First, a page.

• Preparing the federal Budget and the fall Update of Economic and Fiscal Projections;
  • Preparing the Annual Financial Report of the Government of Canada and, in cooperation with the Treasury Board of Canada Secretariat and the Receiver General for Canada, the Public Accounts of Canada;
  • Developing tax and tariff policy and legislation;
  • Managing federal borrowing on financial markets;
  • Designing and administering major transfers of federal funds to the provinces and territories;
  • Developing financial sector policy and legislation; and
  • Representing Canada in various international financial institutions and organizations.

The Minister of Finance is accountable for ensuring that his responsibilities are fulfilled both within his portfolio and with respect to the authorities assigned through legislation.

Strategic Outcome and Program Alignment Architecture

1 Strategic Outcome: A strong economy and sound public finances for Canadians

1.1 Program: Economic and Fiscal Policy Framework

1.1.1 Sub-Program: Taxation

1.1.2 Sub-Program: Economic and Fiscal Policy, Planning, and Forecasting

1.1.3 Sub-Program: Economic Development Policy

1.1.4 Sub-Program: Federal-Provincial Relations and Social Policy

1.1.5 Sub-Program: Financial Sector Policy

1.1.6 Sub-Program: International Trade and Finance

1.2 Program: Transfer and Taxation Payment Programs

1.2.1 Sub-Program: Fiscal Arrangements with Provinces and Territories

1.2.2 Sub-Program: Tax Collection and Administration Agreements

1.2.3 Sub-Program: Commitments to International Financial Organizations

1.2.4 Sub-Program: Receipts from and Payments to Individuals and Organizations

1.3 Program: Treasury and Financial Affairs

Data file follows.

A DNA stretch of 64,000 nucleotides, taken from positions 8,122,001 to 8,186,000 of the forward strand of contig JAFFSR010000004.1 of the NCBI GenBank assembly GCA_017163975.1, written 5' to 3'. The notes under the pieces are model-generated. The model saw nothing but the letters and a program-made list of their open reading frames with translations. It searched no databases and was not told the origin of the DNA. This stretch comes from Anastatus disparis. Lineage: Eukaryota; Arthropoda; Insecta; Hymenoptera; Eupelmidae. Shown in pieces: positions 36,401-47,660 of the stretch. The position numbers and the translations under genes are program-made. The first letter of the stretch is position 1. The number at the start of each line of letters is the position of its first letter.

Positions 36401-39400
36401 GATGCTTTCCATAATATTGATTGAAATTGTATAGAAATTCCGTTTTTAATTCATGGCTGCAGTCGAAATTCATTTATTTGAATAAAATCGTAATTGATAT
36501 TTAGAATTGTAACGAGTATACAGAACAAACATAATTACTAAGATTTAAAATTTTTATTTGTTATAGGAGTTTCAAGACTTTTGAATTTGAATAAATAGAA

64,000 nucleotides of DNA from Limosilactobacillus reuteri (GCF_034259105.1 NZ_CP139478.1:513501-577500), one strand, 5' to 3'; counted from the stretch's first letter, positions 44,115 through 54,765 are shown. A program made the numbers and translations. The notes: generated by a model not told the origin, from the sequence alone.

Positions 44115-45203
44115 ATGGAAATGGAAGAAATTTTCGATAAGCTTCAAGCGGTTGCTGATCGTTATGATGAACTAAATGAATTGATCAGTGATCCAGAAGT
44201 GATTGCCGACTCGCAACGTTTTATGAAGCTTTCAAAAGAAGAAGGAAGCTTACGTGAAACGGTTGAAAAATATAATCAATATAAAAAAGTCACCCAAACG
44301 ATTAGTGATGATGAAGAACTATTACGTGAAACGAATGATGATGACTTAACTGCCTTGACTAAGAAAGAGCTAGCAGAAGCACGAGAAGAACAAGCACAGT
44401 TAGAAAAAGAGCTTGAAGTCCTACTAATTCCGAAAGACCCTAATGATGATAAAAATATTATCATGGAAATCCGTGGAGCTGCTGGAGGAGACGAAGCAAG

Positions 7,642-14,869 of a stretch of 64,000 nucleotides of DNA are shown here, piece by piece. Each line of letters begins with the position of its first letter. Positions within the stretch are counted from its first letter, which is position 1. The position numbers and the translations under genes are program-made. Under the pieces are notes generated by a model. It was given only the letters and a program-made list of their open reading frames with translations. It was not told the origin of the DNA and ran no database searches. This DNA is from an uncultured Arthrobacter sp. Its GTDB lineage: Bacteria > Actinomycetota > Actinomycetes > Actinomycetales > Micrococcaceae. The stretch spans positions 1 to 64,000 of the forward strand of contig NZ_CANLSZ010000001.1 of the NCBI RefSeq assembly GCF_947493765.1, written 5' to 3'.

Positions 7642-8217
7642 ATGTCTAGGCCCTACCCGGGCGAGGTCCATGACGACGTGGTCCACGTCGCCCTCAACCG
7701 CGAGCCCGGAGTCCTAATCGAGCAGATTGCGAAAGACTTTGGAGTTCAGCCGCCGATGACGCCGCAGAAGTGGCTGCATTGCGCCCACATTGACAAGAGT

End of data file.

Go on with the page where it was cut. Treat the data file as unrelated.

1.3.1 Sub-Program: Federal Debt Management

1.3.2 Sub-Program: Major Federal-Backed Entities Borrowing

1.3.3 Sub-Program: Prudential Liquidity and Reserves Management

1.3.4 Sub-Program: Domestic Currency System

Internal Services

Organizational Priorities

Organizational Priorities – Sound fiscal management
Priority Type[1] Programs
Sound fiscal management Ongoing
  • 1.1 Economic and Fiscal Policy Framework
  • 1.3 Treasury and Financial Affairs
Description

Why is this a priority?
  • To keep taxes low, while raising revenue to support investments in Canada’s social and economic priorities in the most fair and efficient way possible;
  • To give the government flexibility to deal with unforeseen economic and fiscal developments;
  • To ensure fairness toward future generations by avoiding tax increases or reductions in services; and
  • To support financial stability, sustainable growth, competitiveness and economic prosperity.
What are the plans for meeting this priority?
  • Manage the return to balanced budgets in 2015 by supporting the implementation of measures announced in Budget 2010, 2011, 2012 and 2013;
  • Continue to improve the competitiveness, efficiency, fairness, and simplicity of Canada’s tax system and to take actions to ensure the integrity of the tax system, when necessary;
  • Support prudent economic and fiscal management by leading the systematic review of the government’s corporate assets; and
  • Continue to ensure sufficient funding from government debt management operations while providing appropriate flexibility to adapt to changing circumstances, and timely, cost-effective and well-managed funding for Crown corporations.